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GF-Boild-Pud-art - 12/29/16


"Gluten Free Boiled Pudding or To Make a Dry Oatmeal Pudding" by Baroness Lucia de Enzinas.


NOTE: See also the files: puddings-msg, Plum-Pudding-art, rice-pudding-msg, Islamic-Pudng-art, Itakhiyya-Pud-art, jellied-milk-msg, Flan-art, custards-msg.





This article was added to this set of files, called Stefan's Florilegium, with the permission of the author.


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While the author will likely give permission for this work to be reprinted in SCA type publications, please check with the author first or check for any permissions granted at the end of this file.


Thank you,

Mark S. Harris...AKA:..Stefan li Rous

stefan at florilegium.org



You can find more of this author's work on her blog at: https://meddlingmedlars.wordpress.com


Gluten Free Boiled Pudding or To Make a Dry Oatmeal Pudding

by Baroness Lucia de Enzinas


Yay, a gluten-free pudding recipe! Well for those who are gluten-free and not also sensitive to oats.


Suet is the only 'moisture' in the recipe. It doesn't even call to soak the dried fruit first. If it didn't take 4 hours to cook it would be an incredibly simple recipe.


This is a heartier recipe than my other pudding recipe "Raspberry Steamed Pudding". And made a lot less mess.


To make a dry Oatmeal Pudding. Take your Oatmeal well picked, and put into it a little salt, some Raisins and Currants, and some beaten spice, and good store of Beef Suet finely shred, so tie it up hard in a Cloth, and let your water boil when you put it in, and let it boil very well; if you would butter it, then leave out the Suet; and if you would leave out the Fruit, then put in sweet herbs good store. Hannah Woolley, http://quod.lib.umich.edu/e/eebo/A66847.0001.001?rgn=subject;view=toc;q1=Recipes">The Queen-like Closet OR RICH CABINET Scored with all manner of RARE RECEIPTS FOR Preserving, Candying and Cookery (1670)





    3 cups large oat, wheat free, oatmeal

    pinch salt

    3/4 cup of raisin

    3/4 cup currants

    1 cup suet (or butter)

    A good book




1   Fill two pots of water 3/4 full. Put pots of water on high to boil. (Or one large pot and a teakettle).

2   Mix ingredients together, carefully making sure the fruit and suit are evenly distributed.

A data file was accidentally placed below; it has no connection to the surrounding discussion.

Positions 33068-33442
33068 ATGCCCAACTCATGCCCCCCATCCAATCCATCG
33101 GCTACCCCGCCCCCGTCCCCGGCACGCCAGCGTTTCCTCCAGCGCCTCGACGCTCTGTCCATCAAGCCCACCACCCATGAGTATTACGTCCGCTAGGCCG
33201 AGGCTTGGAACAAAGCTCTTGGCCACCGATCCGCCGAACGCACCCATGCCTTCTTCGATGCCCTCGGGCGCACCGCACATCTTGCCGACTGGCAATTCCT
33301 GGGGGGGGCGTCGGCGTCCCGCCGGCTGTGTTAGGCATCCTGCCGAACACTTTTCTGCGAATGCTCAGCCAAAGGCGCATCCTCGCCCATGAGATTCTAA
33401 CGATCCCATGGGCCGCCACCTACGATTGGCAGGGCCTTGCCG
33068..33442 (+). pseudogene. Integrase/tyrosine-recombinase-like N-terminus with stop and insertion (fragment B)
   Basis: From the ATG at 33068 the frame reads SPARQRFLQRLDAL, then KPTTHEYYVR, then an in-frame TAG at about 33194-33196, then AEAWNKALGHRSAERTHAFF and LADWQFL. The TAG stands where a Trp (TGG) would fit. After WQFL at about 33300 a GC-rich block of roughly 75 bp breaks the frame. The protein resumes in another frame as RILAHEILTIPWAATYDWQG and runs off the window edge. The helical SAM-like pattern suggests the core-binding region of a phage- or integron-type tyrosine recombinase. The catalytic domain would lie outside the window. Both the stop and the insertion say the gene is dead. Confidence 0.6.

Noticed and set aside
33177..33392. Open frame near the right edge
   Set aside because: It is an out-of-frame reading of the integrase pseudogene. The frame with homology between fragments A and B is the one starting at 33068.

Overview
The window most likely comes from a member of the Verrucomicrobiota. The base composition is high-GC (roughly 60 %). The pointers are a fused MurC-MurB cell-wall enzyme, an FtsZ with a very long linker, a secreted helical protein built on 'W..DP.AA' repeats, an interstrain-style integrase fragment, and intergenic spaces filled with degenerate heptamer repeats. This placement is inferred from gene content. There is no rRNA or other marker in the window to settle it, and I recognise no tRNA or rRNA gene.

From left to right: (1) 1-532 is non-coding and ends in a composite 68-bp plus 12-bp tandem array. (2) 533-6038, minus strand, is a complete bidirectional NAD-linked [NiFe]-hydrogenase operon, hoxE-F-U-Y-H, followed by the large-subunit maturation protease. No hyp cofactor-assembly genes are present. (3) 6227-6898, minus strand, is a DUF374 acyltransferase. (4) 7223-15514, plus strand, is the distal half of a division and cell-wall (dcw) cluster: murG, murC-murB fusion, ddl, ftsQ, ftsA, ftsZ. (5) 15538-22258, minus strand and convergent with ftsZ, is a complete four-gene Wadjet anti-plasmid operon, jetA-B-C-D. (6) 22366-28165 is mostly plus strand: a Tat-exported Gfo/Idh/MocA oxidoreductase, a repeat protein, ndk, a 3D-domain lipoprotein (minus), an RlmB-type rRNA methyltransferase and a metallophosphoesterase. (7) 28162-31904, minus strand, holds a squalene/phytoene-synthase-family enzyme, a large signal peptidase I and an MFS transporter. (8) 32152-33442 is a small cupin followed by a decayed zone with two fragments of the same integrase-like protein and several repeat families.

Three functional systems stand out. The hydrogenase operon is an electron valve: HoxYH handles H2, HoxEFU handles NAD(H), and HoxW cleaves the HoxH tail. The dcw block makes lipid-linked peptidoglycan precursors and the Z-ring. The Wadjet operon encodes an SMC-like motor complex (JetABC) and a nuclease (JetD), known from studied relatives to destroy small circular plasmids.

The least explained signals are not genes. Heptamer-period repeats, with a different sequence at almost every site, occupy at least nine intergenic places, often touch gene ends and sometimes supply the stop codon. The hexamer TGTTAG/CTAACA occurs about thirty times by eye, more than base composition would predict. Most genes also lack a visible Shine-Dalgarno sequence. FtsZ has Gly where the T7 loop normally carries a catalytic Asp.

3   Place oatmeal mixture on a piece of fabric large enough for the task and tie up the ends. Wrap a string around and tie several times, leave one end long. Tie the loose end on to the middle of a cooking spoon, this will support the ball that is the pudding.

4   Once water is fully boiling slowly lower bag of oatmeal mixture to submerge. Turn heat down to medium-high. Rest spoon across the top of the pot to keep the pudding off the bottom (where it will burn). Set oven timer for 4 hours.

5   Get out the good book because you can't leave the pudding unattended.

6   Every 30 minutes add more hot water from the second pot to the first, to insure that the bag of oats is always covered, and always floating off the bottom.

7   After four hours set pudding aside in a bowl until its cool enough to touch.

8   Untie pudding, and open the bag over the edges of the bowl. Place a plate over the opened pudding. Upend bowl with pudding in it onto the plate. Unwrap pudding.

9   Serve warm or cool.


The pudding doesn't call for a 'sauce' but butter and sugar sauce would probably suit this pudding. (Or ice cream….shhhhhh)


Copyright 2016 by Michelle Enzinas. <menzinas at gmail.com>. Permission is granted for republication in SCA-related publications, provided the author is credited.  Addresses change, but a reasonable attempt should be made to ensure that the author is notified of the publication and if possible receives a copy.


If this article is reprinted in a publication, please place a notice in the publication that you found this article in the Florilegium. I would also appreciate an email to myself, so that I can track which articles are being reprinted. Thanks. -Stefan.


<the end>

Formatting copyright © Mark S. Harris (THLord Stefan li Rous).
All other copyrights are property of the original article and message authors.

Comments to the Editor: stefan at florilegium.org